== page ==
Dissertation Proposal
April 20 (Fri) 11 a.m.
Alavi Commons Room, 6625 Everett Tower

Estimation and Inference for Multivariate Spatial and Spatio-Temporal Mixed Effects Models

Casey Jelsema
Department of Statistics
Western Michigan University

Right skewed data are commonly found in the environmental sciences. Lognormal kriging equations provide optimal estimates for such data. A common problem in lognormal kriging is that of block kriging, which seeks the average prediction over a region of nite area. Lognormal kriging and block kriging equations have been previously derived, but these needed to be extended to the multivariable setting. Following this, we applied lognormal block kriging method to a multivariable spatial dataset. Reduced rank approaches were inevitable as our datasets are large, in the order of 60,000 observations for each spatial process under consideration. We used Fixed Rank Kriging (FRK) to develop a spatial mixed effects (SME) model, also extending this to the multivariable setting. After setting up the multivariable spatial mixed effects model, we estimated the covariance matrix of the processes. There are multiple methods to accomplish this, we explored two of them: the EM algorithm and the method of moments (MoM).

The EM algorithm depends heavily on the likelihood assumption, but for large datasets, validating a perfect normality assumption is a daunting task. In the exploratory data analysis, quantile plots revealed many outliers, indicating that the data was not perfectly lognormal. This called for distribution-free methods of covariance estimation. We used the relatively well-known MoM estimation, but even the recommended MOM estimation of the covariance is susceptible to outliers. As a result we have begun to explore a way in which we can robustify the covariance estimator produced through the MOM. We will also be exploring robust alternatives to the Frobenius norm as a fitting stage for covariance estimation.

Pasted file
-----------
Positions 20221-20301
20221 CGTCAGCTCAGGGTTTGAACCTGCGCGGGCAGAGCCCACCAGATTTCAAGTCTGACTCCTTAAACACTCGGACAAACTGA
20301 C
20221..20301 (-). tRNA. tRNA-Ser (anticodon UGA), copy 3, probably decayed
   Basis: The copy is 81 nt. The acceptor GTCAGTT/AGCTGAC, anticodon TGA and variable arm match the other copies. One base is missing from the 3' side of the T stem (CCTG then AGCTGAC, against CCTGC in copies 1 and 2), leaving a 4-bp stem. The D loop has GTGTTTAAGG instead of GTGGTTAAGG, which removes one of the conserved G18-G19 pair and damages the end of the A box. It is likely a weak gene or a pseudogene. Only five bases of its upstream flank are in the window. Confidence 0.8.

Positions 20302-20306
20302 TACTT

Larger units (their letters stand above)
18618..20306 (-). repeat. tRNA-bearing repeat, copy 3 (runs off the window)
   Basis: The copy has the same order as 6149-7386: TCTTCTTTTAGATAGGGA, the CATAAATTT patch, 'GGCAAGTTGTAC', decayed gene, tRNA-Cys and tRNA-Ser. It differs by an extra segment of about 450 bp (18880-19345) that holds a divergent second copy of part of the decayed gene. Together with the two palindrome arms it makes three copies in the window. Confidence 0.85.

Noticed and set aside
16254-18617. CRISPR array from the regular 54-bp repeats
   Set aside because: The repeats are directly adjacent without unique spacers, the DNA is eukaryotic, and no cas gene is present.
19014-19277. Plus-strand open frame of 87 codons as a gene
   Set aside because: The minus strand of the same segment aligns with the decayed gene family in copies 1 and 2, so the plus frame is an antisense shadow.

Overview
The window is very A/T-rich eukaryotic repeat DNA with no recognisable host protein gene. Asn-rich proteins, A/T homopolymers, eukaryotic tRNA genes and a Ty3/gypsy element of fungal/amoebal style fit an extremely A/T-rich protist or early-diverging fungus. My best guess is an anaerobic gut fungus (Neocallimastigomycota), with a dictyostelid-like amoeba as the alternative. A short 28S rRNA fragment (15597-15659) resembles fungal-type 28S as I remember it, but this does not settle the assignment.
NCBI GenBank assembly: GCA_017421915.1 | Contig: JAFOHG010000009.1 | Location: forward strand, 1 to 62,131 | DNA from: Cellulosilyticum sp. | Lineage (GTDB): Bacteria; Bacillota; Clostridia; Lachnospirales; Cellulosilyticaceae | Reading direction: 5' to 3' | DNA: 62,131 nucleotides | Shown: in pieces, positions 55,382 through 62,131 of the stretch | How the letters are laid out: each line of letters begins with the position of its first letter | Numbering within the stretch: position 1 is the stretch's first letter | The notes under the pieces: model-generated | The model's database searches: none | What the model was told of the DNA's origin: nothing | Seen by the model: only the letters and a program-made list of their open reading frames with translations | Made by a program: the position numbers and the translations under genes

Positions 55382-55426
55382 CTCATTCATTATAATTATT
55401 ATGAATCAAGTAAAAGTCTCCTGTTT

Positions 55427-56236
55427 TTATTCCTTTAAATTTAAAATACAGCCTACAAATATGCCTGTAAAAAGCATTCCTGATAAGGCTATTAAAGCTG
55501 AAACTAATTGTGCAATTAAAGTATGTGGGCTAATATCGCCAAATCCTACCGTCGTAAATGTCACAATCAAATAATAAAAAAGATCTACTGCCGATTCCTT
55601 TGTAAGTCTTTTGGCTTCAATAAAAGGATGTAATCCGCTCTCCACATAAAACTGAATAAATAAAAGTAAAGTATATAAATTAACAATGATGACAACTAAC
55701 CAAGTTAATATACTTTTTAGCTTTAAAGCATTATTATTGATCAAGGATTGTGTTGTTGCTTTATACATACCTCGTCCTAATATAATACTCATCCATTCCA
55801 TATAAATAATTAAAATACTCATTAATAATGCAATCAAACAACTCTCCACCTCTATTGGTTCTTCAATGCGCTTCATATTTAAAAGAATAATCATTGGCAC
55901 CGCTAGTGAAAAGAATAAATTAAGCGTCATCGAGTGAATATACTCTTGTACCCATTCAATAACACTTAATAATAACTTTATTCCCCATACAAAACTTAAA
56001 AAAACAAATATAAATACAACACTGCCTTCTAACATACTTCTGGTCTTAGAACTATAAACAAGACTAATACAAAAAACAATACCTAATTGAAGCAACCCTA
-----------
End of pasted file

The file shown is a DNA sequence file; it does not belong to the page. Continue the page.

Another line of research we are exploring is the problem of kriging on spatial processes which exhibit different distributions. This requires first fitting a distribution to each process, and then creating a model incorporating this information before estimation. Since the dataset we use is large, this presents similar challenges as the other research and requires a spatial mixed effects model for efficient computation.

Finally, spatial processes often depend on time as well as space, but purely spatial models will fail to account for this. Current methods for space-time versions of FRK suffer from the same susceptibility to outliers as the spatial-only case. We will be investigate methods of estimation for space-time models which are robust out outliers.

All statistics students are expected to attend.


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Department of Statistics
3304 Everett Tower
Western Michigan University
Kalamazoo MI 49008-5152 USA
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